We All Lose When Gender is Misrepresented
My focus is generally on depictions of boys and men in popular culture, but regular readers of this blog know that I am equally concerned about the ways girls and women are portrayed. How could I not be when I see representations like these in the children’s department of mainstream retailers?
Contrast these women—sexualized, hyper-feminine, posing, preening, and pink, pink, pink—with one of their male colleagues—brooding, dark, intense, physically powerful, and taking action. (I will save for another day the discussion of the male stereotypes inherent in this image.)
If representations like these were an anomaly, I wouldn’t have much to write about, but, sadly, they are more rule than exception. And representations matter. As sociologists Katie Milestone and Anneke Meyer wrote in their 2012 book Gender & Popular Culture, representation shapes meaning:
” Representation…is an active process of creating meanings: for example, the words we choose to describe a group of people or the images we use to depict an event, i.e. the ways in which we represent them, shape the meanings of these people and events.”
What meaning is conveyed by the (mis)representations of Wonder Woman and her fun and fearless friends, especially when compared with the very sombre and serious Man of Steel?
Misrepresentation is not just about how women look, although as these t-shirts demonstrate, that would be enough. It’s also about how people of the opposite sex relate to one another.
In a 2012 episode of popular teen series Arrow, a friend of lead character Oliver suggested that they find some “leggy models” and eat sushi off of them. In a song that reached the Billboard Top 10 in March, 2013 Lil Wayne rapped about a woman only eating dick because she’s on a very strict diet. In his video for Blurred Lines, released just a short time ago, Robin Thicke chose to surround himself with naked women who do little more than prance around fully-clothed men. What do these representations teach boys about how to view and relate to women?
The problem is also manifested in the roles assigned to women in film and television. With females rarely cast as protagonists, what do boys learn about the value of women’s and girls’ stories?
When women are placed in a film, TV show, or book as a love interest and nothing else, fulfilled only by a happy ending with a handsome hero, what message is sent about relationships? Some of you may be familiar with the term “heterosexual script.” The trope of a woman passively waiting for a man to notice her is a key aspect of the script, which, with its double-standards about sexual experience (good for boys, bad for girls) and commitment (bad for boys, good for girls) may “normalize” traditional attitudes about male and female sexual roles.[i]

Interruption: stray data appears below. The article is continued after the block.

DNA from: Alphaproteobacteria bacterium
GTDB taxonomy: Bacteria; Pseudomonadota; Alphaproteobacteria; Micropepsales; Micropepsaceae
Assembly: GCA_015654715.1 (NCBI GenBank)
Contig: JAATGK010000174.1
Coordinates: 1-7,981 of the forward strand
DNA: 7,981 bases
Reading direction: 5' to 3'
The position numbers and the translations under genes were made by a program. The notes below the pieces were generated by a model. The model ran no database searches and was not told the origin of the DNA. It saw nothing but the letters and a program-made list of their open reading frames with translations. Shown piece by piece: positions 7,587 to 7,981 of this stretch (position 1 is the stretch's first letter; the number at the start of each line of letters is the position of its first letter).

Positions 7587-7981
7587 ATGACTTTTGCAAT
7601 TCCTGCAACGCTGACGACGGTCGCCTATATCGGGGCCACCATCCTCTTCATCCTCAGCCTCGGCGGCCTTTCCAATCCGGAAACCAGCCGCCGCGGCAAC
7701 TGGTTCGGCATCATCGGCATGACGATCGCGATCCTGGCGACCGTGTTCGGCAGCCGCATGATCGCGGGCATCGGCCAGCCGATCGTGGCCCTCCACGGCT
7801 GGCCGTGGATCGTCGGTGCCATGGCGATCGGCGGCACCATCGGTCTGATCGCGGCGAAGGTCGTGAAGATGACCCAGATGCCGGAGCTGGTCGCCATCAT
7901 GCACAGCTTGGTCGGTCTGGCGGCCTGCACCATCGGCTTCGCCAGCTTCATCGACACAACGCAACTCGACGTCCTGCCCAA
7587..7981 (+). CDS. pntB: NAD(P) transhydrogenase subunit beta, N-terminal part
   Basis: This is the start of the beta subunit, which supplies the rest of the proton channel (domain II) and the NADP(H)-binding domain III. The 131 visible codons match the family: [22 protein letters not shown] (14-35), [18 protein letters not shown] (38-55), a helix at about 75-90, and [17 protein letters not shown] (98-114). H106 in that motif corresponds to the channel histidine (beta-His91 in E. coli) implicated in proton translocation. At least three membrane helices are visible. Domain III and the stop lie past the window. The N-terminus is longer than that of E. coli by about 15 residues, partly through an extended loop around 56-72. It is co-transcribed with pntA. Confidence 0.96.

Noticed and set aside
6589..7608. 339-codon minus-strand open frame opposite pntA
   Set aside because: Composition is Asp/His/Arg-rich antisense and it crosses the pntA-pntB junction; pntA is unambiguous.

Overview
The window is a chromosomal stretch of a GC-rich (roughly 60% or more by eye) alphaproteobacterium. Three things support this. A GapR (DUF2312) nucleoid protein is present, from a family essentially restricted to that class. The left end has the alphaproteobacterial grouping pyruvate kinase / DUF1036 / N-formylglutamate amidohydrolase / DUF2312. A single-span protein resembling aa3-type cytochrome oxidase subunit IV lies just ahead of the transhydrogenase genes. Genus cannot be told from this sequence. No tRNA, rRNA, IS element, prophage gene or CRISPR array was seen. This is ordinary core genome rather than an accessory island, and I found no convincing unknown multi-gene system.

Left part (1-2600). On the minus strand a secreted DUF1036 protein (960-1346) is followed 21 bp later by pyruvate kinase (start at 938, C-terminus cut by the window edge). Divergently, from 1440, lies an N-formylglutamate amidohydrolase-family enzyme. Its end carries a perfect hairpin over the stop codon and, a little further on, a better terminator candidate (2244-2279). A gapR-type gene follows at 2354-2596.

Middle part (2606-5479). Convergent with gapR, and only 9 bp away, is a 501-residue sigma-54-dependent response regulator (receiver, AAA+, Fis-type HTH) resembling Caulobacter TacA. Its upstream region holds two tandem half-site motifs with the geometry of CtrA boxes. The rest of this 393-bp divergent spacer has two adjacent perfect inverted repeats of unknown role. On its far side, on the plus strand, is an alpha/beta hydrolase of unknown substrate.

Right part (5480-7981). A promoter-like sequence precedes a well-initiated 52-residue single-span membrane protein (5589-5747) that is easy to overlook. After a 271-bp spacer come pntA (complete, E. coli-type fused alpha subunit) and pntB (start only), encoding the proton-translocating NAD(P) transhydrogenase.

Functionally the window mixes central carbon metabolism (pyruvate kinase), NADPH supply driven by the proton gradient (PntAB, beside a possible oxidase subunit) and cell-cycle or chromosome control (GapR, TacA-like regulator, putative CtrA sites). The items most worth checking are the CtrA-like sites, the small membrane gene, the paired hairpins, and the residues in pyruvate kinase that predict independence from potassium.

The misrepresentation of females (and males) draws a line between the two genders, telling even young children that their gender predisposes them to certain interests and endows them with certain skills or capabilities that the other does not or should not possess. The boundary is seen very clearly in toy shops where kids are told that there are “girl toys” and “boy toys” suited to the particular skills and interests of each (and never the twain shall meet). And what a dividing line that is. The “Categories” on the website for Toys R Us Canada tell us that “girls’ toys” include dolls & playsets, kitchens, dollhouses, and jewelry, while “boys’ toys” include action figures, vehicles & radio control, TV & film characters, and comic book superheroes.
These representations can be countered by the girls and women in a boy’s life, who very likely present an image of females that is starkly different from that shown in media, but let’s not kid ourselves. Left unchecked, popular culture is a formidable foe, its influence insidious. As Jennifer Pozner wrote in Reality Bites Back, media are “largely responsible for how we know what we know. In other words, media shape what we think of as ‘the truth’ about ‘the way things are.’”[ii]
We all lose when gender is misrepresented, whether male or female, and we all win when those misrepresentations are challenged. That is why I did not hesitate when invited to join the Brave Girls Alliance, a group of “businesses, experts, not-for-profit organizations, authors, activists, artists, parents, educators, adults, and girls” who have come together to ask media producers, corporations, and retailers to support girls’ empowerment. Our groundbreaking work will pay dividends for boys and girls, both of whom will benefit from seeing the true diversity of women and girls reflected in popular culture. In raising awareness of the issue of female stereotyping and sexualization in popular culture, the Brave Girls Alliance will also draw attention to the issue of gender bias in general and, hopefully, get people thinking about negative representations of men and masculinity as well.
The Alliance has an active social media presence on Twitter, under the handle @BraveGirlsWant, and on Facebook. We are currently raising funds for a hugely exciting campaign that will see tweets from supporters posted in Times Square, New York to draw attention to current problems with media representations of girls and women. If you are able, we would greatly appreciate a donation to help make this initiative a reality. If not, we invite you to share our posts and tweets to spread the word.
[i] Kim, Janna et al. “From Sex to Sexuality: Exposing the Heterosexual Script on Primetime Network Television” Journal of Sex Research 44, no. 2 (2007): p. 146-7, 156.
[ii] Pozner, Jennifer L. Reality Bites Back: the Troubling Truth about Guilty Pleasure TV. Berkeley: Seal Press, 2010, p. 94.